The Early Image of Black Baseball
Race and Representation in the Popular Press, 1871–1890
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About the Book
This volume examines early black baseball as it was represented in the artwork and written accounts of the popular press. From contemporary postbellum articles, illustrations, photographs and woodcuts, a unique image of the black athlete emerges, one that was not always positive but was nonetheless central in understanding the evolving black image in American culture. Chapters cover press depictions of championship games, specific teams and athletes, and the fans and culture surrounding black baseball.
About the Author(s)
James E. Brunson III is an art historian who specializes in American Modernism. His work has been published in NINE: A Journal of Baseball History and Culture, and Base Ball: A Journal of the Early Game. A practicing artist who specializes in watercolor painting, he currently teaches visual culture at Northern Illinois University.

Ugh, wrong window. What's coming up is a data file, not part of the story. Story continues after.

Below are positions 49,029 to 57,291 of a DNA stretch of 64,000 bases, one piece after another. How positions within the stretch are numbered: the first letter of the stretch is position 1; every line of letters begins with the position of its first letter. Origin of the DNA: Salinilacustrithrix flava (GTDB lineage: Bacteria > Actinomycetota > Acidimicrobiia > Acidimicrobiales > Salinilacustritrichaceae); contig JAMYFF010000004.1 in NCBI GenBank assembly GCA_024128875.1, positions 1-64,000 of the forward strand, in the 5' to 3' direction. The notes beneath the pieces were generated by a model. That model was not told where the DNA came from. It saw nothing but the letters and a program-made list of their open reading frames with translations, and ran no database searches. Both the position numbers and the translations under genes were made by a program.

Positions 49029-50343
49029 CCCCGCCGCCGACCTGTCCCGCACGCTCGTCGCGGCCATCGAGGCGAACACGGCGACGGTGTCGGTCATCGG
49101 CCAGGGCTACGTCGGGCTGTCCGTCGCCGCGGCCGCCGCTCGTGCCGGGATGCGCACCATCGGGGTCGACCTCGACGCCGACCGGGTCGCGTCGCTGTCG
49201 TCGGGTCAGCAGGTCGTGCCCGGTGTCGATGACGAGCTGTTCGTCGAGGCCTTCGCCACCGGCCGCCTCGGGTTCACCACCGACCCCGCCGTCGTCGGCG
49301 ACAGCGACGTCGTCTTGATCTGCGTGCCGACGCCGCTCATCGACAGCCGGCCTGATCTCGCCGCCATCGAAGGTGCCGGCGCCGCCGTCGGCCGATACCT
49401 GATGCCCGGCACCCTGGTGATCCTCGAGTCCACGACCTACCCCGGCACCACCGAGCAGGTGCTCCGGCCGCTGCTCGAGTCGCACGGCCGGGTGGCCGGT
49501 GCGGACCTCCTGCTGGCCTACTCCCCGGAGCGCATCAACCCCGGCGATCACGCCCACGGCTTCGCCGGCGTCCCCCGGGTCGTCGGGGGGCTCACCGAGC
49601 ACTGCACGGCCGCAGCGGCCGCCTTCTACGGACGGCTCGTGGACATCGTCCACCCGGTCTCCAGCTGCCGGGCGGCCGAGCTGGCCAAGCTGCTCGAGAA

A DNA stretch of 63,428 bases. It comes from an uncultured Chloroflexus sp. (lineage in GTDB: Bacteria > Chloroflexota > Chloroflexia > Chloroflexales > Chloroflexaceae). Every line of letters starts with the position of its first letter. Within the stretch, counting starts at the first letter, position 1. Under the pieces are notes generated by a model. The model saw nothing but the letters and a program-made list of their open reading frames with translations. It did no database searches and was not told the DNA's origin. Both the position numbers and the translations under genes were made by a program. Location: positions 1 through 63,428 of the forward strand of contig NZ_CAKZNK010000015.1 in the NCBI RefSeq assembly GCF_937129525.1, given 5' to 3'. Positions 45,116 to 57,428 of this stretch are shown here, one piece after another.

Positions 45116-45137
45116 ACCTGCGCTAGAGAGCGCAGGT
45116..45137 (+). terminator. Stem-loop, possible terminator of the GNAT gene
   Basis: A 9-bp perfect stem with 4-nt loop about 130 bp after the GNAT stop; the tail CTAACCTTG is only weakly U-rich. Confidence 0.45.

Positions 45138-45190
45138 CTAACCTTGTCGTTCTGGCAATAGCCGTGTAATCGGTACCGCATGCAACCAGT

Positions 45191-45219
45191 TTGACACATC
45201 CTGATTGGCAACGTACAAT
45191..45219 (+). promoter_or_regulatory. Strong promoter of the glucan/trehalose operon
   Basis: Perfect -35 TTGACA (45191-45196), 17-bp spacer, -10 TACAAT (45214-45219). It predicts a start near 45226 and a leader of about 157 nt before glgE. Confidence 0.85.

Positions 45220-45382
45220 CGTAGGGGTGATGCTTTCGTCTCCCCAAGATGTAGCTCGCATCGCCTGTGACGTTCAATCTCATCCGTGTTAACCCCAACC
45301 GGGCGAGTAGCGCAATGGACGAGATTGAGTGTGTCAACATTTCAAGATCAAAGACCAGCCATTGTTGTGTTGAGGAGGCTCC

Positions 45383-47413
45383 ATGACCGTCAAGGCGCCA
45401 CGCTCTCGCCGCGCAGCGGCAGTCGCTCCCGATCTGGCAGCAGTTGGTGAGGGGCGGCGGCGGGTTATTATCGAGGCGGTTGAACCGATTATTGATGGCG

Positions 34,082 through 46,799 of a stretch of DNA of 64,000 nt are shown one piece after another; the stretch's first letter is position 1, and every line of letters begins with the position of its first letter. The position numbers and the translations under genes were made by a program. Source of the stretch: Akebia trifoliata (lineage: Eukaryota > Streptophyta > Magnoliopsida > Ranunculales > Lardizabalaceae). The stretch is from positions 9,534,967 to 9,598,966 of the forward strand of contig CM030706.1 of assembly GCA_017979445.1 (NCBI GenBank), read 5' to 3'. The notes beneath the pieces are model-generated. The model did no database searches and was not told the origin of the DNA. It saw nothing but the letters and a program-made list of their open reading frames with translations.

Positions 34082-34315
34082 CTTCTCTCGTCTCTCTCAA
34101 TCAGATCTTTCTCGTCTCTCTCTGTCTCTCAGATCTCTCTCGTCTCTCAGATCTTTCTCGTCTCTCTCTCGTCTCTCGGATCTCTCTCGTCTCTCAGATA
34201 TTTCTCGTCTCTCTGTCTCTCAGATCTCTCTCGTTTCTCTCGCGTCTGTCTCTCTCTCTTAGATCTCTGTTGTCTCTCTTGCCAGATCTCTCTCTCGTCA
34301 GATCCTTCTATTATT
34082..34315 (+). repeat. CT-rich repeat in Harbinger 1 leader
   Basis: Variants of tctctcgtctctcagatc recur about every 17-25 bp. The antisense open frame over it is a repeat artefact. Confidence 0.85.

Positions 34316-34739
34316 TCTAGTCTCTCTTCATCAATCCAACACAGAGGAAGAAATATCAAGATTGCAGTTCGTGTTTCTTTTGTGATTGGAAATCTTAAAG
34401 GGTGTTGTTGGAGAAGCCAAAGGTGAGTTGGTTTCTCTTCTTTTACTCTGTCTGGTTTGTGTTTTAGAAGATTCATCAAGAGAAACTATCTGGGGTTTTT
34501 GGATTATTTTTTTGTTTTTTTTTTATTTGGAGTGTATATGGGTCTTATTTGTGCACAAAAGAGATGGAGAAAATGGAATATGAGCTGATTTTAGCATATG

James E. Brunson III
Format: softcover (7 x 10)
Bibliographic Info: 61 photos, notes, bibliography, index
Copyright Date: 2009
Table of Contents
1. Dust from Many Diamonds: Trauma, Memory, and the Colored Championship 13
2. “Fifteenth-Amendment Club-Slingers”: Colored Base Ball and the St. Louis Sporting Fraternity, 1875–1877 46
3. Dudes, Macks, Land Ladies, Waiters, Tonsorialists, and Aesthetes: The Colored Sporting Fraternity 68
4. Men of Mark and Marked Men: Black Baseball Representation 105
5. “A Mirthful Spectacle”: Representing Negro Comedy or Black Aesthetic Style 128
6. Genuine Colored Artists: Black Legs, Black Stockings, and Colored Baseball, 1877–1888 157
Coda: A Glance Over the Diamond Fields of the Continent 181
Chapter Notes 199
Book Reviews & Awards
- “Impressive”—Library Journal.